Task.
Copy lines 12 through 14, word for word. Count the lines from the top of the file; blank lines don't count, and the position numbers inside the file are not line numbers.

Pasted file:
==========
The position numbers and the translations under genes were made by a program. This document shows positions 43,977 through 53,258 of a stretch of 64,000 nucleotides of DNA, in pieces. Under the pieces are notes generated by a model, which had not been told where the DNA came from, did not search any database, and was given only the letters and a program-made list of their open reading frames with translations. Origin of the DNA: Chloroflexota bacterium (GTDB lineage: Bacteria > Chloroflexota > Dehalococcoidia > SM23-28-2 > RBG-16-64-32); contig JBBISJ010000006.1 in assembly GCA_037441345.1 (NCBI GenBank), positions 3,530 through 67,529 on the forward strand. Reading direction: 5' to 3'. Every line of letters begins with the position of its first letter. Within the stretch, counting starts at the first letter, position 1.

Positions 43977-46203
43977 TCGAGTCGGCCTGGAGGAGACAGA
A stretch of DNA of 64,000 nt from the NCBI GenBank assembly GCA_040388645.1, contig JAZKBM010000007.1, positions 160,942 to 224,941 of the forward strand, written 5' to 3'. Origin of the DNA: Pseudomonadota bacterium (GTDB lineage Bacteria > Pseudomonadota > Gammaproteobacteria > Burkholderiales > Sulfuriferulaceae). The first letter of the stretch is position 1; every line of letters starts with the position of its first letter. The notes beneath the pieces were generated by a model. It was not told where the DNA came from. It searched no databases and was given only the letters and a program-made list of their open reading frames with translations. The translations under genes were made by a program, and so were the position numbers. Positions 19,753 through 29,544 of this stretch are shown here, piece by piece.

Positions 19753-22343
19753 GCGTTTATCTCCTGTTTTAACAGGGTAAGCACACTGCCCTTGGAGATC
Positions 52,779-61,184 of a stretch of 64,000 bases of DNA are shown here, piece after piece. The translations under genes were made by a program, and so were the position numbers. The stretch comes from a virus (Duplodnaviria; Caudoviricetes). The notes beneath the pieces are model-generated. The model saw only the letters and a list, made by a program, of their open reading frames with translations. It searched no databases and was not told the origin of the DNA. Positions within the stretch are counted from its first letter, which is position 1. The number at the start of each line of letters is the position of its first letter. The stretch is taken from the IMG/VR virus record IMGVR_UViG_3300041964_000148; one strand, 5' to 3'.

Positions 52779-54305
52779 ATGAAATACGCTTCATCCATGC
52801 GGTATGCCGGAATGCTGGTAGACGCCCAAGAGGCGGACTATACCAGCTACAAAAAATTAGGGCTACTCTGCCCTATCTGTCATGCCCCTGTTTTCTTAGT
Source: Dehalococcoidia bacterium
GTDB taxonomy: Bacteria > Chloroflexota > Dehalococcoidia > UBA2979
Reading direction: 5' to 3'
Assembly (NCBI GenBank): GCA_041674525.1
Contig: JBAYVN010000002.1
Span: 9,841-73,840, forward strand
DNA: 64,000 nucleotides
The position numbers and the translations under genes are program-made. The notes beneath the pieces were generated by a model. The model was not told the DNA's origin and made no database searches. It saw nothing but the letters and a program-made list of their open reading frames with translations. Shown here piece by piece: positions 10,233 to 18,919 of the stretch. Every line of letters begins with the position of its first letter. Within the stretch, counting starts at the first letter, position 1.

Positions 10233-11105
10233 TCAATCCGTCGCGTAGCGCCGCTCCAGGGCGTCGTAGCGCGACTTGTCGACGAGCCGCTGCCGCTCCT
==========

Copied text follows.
GTDB taxonomy: Bacteria > Chloroflexota > Dehalococcoidia > UBA2979
Reading direction: 5' to 3'
Assembly (NCBI GenBank): GCA_041674525.1